The Senate followed the House's lead Friday, passing a scaled down version of an economic stimulus bill pushed by President Bush but stalled for nearly six months.

The 85-9 Senate vote was not as strong as the 417-3 vote in the House Thursday, but signaled overwhelming compromise on the $51 billion package.

Traveling in Florida, President Bush congratulated the Senate on its action.

"I think it's going to be really good for workers whose lives have been affected as a result of 9/11. And it's good for entrepreneurs and business owners because it encourages investment, it encourages employment. And the best stimulus plan is one that focuses on jobs. And I applaud the House that stayed with this, and I'm glad the Senate finally passed it. I look forward to signing it. It is a good piece of news for workers and entrepreneurs alike," he said.

The bill provided $8 billion in jobless benefit extensions and $43 billion for corporate tax cuts. The bill was about half the size pushed by Bush last fall.

"We've finally arrived at the right balance," Rep. Tim Roemer, D-Ind., said after House passage Thursday. 

Senate Majority Leader Tom Daschle, D-S.D., called the GOP effort "long overdue and awfully late" but said he was pleased with the House Republican effort to get the bill passed.

House Speaker Dennis Hastert, R-Ill., bristled at the notion that the House GOP was to blame for the delay, arguing that it passed four economic stimulus packages but the Senate failed to act on any of them for months.

"We would not back down," Hastert told reporters. "We did not raise the white flag."

The Senate vote came one day after Federal Reserve Chairman Alan Greenspan told the Senate Banking Committee that the economy is bouncing back faster than expected and that extending unemployment benefits is a "most reasonable approach."

Friday, the Labor Department reported that jobless numbers dropped for a second straight month to 5.5 percent.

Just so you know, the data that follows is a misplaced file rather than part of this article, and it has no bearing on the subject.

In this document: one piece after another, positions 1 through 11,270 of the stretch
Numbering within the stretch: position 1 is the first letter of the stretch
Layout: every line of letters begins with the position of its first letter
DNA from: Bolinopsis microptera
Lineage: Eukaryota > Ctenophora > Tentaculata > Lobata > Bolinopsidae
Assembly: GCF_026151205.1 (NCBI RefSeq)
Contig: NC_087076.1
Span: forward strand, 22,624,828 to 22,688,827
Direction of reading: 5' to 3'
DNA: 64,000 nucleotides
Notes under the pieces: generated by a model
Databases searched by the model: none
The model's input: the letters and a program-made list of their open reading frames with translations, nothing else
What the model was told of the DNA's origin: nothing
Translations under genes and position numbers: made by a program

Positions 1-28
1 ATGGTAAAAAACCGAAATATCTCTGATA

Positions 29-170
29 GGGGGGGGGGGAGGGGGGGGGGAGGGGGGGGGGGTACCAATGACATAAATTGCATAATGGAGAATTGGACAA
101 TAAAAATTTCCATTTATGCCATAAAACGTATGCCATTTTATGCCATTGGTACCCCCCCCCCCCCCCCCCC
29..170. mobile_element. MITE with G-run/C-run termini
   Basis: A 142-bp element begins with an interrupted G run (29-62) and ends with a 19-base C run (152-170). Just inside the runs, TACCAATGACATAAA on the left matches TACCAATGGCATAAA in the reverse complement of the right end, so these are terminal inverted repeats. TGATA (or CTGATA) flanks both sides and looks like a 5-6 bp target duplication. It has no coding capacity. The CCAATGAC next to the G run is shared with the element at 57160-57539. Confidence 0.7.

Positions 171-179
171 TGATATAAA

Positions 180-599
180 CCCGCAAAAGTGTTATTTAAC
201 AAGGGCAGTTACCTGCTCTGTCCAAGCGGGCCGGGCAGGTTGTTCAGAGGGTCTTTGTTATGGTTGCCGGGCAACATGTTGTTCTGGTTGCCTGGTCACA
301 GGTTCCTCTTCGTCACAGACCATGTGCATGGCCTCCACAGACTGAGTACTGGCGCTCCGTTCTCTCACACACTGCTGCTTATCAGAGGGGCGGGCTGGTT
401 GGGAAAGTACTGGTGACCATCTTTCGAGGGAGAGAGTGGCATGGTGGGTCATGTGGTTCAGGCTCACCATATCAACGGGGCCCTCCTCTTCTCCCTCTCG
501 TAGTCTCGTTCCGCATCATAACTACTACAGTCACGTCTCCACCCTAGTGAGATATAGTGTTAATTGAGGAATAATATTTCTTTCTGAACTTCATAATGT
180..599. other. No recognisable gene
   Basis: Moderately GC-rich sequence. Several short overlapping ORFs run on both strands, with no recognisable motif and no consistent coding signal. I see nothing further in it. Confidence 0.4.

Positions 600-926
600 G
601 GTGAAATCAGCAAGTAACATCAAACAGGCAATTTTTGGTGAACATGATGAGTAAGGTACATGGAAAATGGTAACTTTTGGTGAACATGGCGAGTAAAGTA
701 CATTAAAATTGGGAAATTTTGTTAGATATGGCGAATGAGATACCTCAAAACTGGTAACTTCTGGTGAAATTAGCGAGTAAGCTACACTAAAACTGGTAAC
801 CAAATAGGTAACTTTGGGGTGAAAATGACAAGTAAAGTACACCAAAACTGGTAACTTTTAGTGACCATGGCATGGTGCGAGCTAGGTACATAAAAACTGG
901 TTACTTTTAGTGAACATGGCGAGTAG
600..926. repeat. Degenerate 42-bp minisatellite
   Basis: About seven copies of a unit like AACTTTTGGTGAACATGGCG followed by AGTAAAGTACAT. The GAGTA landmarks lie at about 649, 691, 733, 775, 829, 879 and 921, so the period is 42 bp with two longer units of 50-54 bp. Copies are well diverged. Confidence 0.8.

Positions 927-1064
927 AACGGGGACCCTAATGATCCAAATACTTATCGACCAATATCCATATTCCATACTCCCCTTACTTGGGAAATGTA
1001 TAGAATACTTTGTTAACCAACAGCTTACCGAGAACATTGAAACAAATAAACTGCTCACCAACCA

Speaking to an Hispanic business group Wednesday, Bush said the economy is still not where it ought to be and a stimulus bill is necessary.

"I think the economy has still got problems. ... I still think we ought to do more," Bush said.

White House press secretary Ari Fleischer said the president would sign the bill into law.

"The president is concerned that we don't have a jobless recovery," Fleischer said. "It's a compromise. The president is saying today he will support a compromise."

The legislation extends regular 26-week jobless benefits by 13 weeks and allows for additional automatic extensions in states with high unemployment rates. It gives businesses a three-year, 30 percent tax write-off for new investment and a more generous way to deduct losses.

It also creates a "Liberty Zone" in the lower Manhattan section of New York in which $5 billion in various tax breaks would be available to help the city recover from the attacks. In addition, the bill would extend a list of popular tax breaks that have expired or will do so this year.

The bill does not include an acceleration of income tax rate reductions, bigger tax breaks for corporations and a tax credit to help the jobless buy health insurance.

The Associated Press contributed to this report.